The Movie: 7.5 /10
Crime and violence do not appeal to me. I don’t find it compelling or intriguing or interesting at all. So many stories we humans tell each other are wrapped in moral tales that at the core have a mixture of peace and balance mixed with violence and destruction, and why? London Boulevard won’t answer my question for me, however, it trims a bit of the disposable attitude I have for these “bad man wanting to be a good man through reforming himself with more violence to redeem old violence for some good vibe points in the universe”.
The thing about London Boulevard is that despite a few obvious clunky flaws, it’s a very good movie. Flaws? Some terribly boring and pretentious dialog, excessive mumbling by Ray Winston, indulgent character examination with an actor playing and actor being a pretentious self indulgent actor….regardless of the beauty of his performance, this actor character is just too much.
I will say, before I go on, that Ben Chaplin is absolutely the star of this movie. He is brilliant every time he opens his mouth. He is the perfect performer in the right time with the right character and he elevates this movie from being an OK flick to being a good movie. I can’t describe what makes him so good, but if you watch it you will be more captivated by him than by his character, then by any other character or performer in the whole thing. He’s got me hooked and now I want more of him.
The violence goes with the moral tales we are being told with these characters, however, it can be a bit much. Even though it’s not packed with fight after fight, and the few puncuated moments of punches are not overwhelming, it’s severe and the impact gets lost in the veracity of it all. It is but it isn’t a thinking anti-hero kind of movie, so some brute force is required, I get it, just take a lesson movie makers, there is a fine line between making the point and smashing it into pieces.
Colin Farrell is who he is, and we can’t escape the image of him as the tormented tough guy, and here it is again. The thing about London Boulevard is that it does show case a few brilliant moments he takes time to lavish in silence, expressions other than grunting out lines, being rather than being there. I hope to see more of this with less of the punching required.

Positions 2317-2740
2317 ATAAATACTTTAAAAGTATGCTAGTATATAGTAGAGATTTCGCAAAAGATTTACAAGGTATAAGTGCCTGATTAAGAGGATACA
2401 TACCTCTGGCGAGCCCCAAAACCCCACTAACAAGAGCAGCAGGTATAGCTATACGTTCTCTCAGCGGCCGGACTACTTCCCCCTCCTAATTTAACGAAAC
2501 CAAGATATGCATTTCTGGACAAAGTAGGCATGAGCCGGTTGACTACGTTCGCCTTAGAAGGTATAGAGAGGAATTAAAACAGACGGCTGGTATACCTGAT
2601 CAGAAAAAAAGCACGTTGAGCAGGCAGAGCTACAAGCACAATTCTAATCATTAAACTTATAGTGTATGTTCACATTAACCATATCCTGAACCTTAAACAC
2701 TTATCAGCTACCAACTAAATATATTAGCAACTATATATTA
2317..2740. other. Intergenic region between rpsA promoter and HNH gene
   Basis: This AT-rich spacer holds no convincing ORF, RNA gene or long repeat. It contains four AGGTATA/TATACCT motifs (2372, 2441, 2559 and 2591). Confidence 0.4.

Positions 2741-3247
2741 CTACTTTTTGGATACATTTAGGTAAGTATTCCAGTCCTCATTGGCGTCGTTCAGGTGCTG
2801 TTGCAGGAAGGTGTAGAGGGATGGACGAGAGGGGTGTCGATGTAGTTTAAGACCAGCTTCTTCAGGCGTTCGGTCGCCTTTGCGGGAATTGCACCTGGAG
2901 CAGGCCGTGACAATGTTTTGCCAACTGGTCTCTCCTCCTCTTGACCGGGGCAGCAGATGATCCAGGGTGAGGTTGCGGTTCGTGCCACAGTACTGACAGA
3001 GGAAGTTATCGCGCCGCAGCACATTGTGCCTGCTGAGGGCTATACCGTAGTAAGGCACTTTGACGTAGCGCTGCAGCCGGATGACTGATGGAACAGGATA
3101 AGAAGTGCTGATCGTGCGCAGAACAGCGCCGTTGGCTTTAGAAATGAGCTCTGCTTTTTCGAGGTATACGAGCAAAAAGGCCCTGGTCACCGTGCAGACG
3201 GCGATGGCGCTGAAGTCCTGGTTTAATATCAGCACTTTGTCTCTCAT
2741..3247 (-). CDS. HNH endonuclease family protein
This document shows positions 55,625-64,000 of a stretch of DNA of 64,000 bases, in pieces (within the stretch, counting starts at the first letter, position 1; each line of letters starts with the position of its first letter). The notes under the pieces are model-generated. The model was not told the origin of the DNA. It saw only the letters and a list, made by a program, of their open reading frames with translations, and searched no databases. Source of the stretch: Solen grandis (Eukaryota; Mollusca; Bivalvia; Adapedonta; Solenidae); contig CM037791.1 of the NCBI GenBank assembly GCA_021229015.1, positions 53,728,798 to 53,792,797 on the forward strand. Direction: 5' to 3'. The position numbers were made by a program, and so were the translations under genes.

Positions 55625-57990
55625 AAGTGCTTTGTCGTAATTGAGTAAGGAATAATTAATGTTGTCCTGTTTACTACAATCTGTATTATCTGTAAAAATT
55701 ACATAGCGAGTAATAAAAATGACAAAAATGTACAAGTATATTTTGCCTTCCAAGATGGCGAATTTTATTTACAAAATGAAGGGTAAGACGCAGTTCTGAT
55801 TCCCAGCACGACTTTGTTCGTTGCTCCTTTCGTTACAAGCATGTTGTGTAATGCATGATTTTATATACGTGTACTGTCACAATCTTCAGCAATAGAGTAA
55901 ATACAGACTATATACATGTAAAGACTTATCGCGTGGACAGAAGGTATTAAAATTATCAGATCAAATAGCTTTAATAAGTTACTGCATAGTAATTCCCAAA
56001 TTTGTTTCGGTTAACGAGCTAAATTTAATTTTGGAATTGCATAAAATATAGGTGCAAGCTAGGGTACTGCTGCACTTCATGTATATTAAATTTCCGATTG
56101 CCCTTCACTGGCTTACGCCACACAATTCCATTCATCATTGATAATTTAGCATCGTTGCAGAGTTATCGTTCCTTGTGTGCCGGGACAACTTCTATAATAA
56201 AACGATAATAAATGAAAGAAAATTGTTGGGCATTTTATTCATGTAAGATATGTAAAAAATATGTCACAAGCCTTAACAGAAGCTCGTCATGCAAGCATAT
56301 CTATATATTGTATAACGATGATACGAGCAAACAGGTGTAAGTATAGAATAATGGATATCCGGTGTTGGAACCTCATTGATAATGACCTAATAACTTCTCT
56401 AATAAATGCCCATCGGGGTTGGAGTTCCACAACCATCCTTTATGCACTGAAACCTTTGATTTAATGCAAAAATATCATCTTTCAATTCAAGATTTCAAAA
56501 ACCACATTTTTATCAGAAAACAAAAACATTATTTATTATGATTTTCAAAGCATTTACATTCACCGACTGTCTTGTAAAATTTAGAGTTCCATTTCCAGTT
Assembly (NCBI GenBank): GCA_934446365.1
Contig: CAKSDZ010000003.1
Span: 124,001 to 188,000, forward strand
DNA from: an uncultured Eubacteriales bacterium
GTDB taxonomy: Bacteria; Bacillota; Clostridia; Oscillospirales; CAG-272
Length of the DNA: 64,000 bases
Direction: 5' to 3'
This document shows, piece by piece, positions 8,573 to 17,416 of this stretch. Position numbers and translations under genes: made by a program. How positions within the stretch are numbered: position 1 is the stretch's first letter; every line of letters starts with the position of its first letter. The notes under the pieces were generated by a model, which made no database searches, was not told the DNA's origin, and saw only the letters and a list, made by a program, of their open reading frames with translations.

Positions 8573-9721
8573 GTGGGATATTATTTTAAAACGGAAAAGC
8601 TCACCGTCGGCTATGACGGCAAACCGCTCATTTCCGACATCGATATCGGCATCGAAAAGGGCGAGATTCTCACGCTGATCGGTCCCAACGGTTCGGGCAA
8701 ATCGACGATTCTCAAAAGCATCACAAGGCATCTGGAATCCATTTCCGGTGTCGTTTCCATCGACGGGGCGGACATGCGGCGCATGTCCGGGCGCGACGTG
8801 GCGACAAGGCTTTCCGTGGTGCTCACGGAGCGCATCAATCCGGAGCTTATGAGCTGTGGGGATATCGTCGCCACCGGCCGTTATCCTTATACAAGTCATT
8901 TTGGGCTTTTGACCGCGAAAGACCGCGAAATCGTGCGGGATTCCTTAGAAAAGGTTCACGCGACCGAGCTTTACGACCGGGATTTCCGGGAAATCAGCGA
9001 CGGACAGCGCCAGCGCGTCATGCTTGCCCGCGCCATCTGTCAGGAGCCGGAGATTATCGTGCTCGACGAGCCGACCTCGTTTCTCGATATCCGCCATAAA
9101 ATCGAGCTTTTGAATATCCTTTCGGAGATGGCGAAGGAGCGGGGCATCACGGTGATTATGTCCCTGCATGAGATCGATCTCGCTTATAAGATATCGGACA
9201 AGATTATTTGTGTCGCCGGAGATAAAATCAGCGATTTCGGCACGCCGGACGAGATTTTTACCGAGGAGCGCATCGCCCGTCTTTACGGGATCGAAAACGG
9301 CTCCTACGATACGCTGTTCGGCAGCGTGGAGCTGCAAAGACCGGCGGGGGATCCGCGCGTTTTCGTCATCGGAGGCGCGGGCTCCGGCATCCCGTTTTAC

I’m not a fan of Kiera Knightly. I can’t explain why, but she has no qualities I enjoy or am entertained by, other than the cheeky youngster in the Pirates movies. Everything else seems false and trying too hard. I don’t want to dislike her and there were moments in this movie where she did give me hope, so maybe a few more of these types of flicks and I can say I am a fan.
The music isn’t subtle. It is there to direct us to feel and think what they want us to, which is fine for me on this particular movie watching experience. There are no mysteries here to wonder about, to ponder over, to mull about with other life questions in your mind. It is what it is and the score does it’s very best to keep the tension, draw the tenderness, pull out the primal, and give us the payoffs as needed.
Over all I say it’s good for anyone who likes a good grown up story without any tippy toeing around.
- The Making Of London Boulevard – A 15 minute look behind the scenes of the movie, all of the cast members are interviewed and we even learn that Ridley Scott had an input on the look of the movie.
Cover Art and Menus: 2/10
This cover undersells this movie sooooo badly, so sadly it’s almost embarassing. The menu is boring, but at least it’s not something they need to apologize for.
Audio & Video: 8/10
Sony have pretty much mastered Blu-Ray transfers at this point, (they also own the format) and London Boulevard is another excellent release to add to your library of showcase movies. Shot on film using technicolor this movie literally jumps off the screen. No signs of DNR exist with Sony literally celebrating the grain in this transfer.
London Boulevard’s 5.1 DTS-HD Master Audio track is also stellar. If I had to nitpick some of the films music is mixed a little loud (this is becoming a trend these days) and it gets in the way of the dulcet tones of Mr Winstone on occasion. But otherwise this is a bombastic movie that relies heavily on 60’s music to convey a mood.
It’s been a few days since I watched London Boulevard and I think I might have undersold it in the Podcast Review, I really did like this movie because it’s been in my thoughts the last day or so. I recommend you give it a look.
This movie is a strange one. It gets better with time, the time between when you watch it and then think about it later. So, by that logic you really do get your money’s worth. You watch it, then later, maybe days later, think about it again and it has aged well. You replay scenes in your mind, which is an added value. It’s a good movie to hang out with on a Friday night, and then by Monday when you are driving to work it will have come back around for another run through in your mind. Rent it or buy it, spend a little spend a lot, you will be satisfied.
Overall Score 7.5/10